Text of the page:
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The traditions of Secret Santa

A man dressed as Santa Claus, right, listens to a young boy after the boy posed with Santa for a photograph in a Calais shopping center, northern France, Tuesday, Dec. 19, 2006. The shopping center is employing the performer during the Christmas period and is offering to let customers' children to have their photo taken with Santa. (AP photo/Michel Spingler)

AP

A man dressed as Santa Claus, right, listens to a young boy after the boy posed with Santa for a photograph in a Calais shopping center, northern France, Tuesday, Dec. 19, 2006. The shopping center is employing the performer during the Christmas period and is offering to let customers' children to have their photo taken with Santa. (AP photo/Michel Spingler)

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Chances are, you’ve heard of the “Secret Santa.” Chances are, you’ve participated in one. Even if you haven’t, it’s a simple concept: a group of people pick names of others in the group to give a gift to. When it comes time for the exchange, your secret santa is revealed as they give you a gift, and you give one to the person you were assigned to. Where did this long-standing tradition come from?

The concept started in Scandinavia, where it was known as “Julklapp”. The myth was that one should knock loudly before entering the living room, throw a gift in, and leave. Nobody would see the gift, which made its deliverer a mystery. Hence, “secret”. For the more modern game, someone’s secret Santa is usually exposed during the gift-giving process. It’s unclear how the initial idea came about, but it’s popularity rose around the world.

In Scandinavia, instead of writing the recipient’s name, a short, funny message would be written on the gift, intended to make someone laugh before opening it. People would often try to guess who gave them their gift based off of the note and the handwriting associated with it. In the United States, it’s often just given to the other person without a name.

There are many ways to play Secret Santa around the world. Aside from the usual game (as described above), here are some variations to spice up the fun.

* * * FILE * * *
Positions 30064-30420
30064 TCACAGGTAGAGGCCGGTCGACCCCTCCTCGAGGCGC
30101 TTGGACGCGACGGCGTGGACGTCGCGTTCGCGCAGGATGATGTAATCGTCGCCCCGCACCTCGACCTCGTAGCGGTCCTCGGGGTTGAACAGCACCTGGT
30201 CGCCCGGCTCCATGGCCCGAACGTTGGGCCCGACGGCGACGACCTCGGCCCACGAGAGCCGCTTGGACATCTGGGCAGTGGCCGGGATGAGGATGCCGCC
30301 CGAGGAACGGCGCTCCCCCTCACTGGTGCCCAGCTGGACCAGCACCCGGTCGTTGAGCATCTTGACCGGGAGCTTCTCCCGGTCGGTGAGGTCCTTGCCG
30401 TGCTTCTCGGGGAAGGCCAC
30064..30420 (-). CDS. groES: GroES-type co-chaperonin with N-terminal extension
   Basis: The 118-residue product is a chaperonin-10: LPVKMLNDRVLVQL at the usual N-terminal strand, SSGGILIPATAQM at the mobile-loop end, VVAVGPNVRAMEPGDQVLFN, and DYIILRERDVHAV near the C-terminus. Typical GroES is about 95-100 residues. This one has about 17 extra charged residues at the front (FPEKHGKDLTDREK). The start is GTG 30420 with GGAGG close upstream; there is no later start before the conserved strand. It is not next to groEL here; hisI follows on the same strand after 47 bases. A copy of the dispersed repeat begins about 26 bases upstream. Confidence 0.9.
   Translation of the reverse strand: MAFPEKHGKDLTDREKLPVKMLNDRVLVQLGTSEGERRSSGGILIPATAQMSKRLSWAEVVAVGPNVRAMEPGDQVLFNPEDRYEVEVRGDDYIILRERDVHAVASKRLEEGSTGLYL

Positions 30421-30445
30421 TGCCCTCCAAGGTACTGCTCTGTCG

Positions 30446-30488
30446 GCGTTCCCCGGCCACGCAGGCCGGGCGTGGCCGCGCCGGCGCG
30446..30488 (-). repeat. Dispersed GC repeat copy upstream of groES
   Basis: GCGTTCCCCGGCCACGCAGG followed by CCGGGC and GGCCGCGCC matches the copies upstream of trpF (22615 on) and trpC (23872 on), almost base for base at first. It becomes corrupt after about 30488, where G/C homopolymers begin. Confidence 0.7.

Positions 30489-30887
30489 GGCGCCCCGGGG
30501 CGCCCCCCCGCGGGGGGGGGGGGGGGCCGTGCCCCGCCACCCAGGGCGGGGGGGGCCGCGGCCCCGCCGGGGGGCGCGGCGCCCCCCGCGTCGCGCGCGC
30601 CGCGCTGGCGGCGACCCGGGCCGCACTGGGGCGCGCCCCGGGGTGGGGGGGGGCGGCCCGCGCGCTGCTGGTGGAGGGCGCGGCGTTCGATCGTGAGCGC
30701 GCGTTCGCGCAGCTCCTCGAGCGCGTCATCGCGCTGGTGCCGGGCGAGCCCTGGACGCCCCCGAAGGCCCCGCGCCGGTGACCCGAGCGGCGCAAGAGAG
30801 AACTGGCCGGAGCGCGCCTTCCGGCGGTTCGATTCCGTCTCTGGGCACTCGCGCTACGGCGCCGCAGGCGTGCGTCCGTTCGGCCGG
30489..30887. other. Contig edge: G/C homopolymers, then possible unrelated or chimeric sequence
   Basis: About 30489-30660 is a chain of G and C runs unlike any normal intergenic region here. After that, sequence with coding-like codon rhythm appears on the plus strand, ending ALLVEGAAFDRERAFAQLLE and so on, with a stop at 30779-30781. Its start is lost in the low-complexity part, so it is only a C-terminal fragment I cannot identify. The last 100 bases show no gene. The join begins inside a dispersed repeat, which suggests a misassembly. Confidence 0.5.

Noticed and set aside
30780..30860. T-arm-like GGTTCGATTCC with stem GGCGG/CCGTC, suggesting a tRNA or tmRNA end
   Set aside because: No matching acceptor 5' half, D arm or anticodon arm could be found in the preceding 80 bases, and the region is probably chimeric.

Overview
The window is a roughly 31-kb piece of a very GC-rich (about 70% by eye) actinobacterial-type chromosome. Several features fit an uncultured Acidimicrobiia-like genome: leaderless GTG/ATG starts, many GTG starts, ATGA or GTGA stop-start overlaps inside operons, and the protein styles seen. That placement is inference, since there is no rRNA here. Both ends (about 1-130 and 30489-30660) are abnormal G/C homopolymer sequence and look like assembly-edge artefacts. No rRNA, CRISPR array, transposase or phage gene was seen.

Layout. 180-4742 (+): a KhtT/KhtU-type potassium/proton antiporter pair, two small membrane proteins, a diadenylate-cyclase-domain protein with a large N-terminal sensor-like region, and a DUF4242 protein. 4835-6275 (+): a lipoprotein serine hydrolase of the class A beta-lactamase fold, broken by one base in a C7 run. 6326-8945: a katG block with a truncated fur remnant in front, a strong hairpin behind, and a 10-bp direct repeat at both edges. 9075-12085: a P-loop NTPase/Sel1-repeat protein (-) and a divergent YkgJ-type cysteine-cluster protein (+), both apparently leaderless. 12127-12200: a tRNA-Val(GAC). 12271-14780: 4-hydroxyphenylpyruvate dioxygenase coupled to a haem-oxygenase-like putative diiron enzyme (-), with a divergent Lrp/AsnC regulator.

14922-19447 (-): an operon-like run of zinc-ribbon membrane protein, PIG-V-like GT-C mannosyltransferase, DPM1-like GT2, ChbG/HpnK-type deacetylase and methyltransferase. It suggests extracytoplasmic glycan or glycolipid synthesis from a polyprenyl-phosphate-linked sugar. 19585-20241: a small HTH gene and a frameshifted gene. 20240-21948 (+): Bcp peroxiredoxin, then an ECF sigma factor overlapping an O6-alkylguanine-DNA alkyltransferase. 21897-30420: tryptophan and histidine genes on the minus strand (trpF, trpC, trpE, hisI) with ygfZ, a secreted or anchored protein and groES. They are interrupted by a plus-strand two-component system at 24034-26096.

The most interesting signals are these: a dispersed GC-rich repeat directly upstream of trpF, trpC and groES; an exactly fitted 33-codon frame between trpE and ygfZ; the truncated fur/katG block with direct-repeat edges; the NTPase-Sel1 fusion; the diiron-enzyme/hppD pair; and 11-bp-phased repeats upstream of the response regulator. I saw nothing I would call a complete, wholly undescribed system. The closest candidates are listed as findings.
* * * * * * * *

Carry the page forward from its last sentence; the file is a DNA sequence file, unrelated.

The White Elephant

Everybody brings one gift to the event to be opened, and the presents are stacked together in a pile. There’s no labeling or note on any of the gifts, so the identity of the gift giver can remain anonymous. Numbers are put in a hat to decide the order of opening.

The first person can pick any gift from the heap to open. After opening, it’s typically revealed who the giver is (if the recipient can’t guess already). This person has to keep the gift, whether they want to or not. Since the presents aren’t for anyone in particular, it’s hard to assume who will pick what and if they’ll enjoy it.

The second person, following suit, picks any unopened gift. This person can choose to either keep whatever item they opened, or take the item opened by the previous person, initiating a gift swap. The first person has no control over it, and cannot veto the gift.

This pattern follows for each person, the higher their number is, the more gifts they have to choose from. The last person to pick their gift has no choice but to unwrap the last present standing. However, they have the choice of any gift they want – they can swap with any item they desire (much to the dismay of others, who may have gotten comfortable with their gift).

The Guessing Game

Taking elements from the Secret Santa, the only difference is that in the Guessing Game, there’s a letter attached to each gift. It’s a requirement before opening the present to guess the person who gave the gift, based on clues in the note and help from other people.

Conspiracy Santa

In a given group of people, everyone has to work together to get a gift for one particular person, without the person catching on. The thread goes on for each person in the group. This variation is most commonly played in schools and workplaces, since it’s a great opportunity to get to know fellow peers.

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The traditions of Secret Santa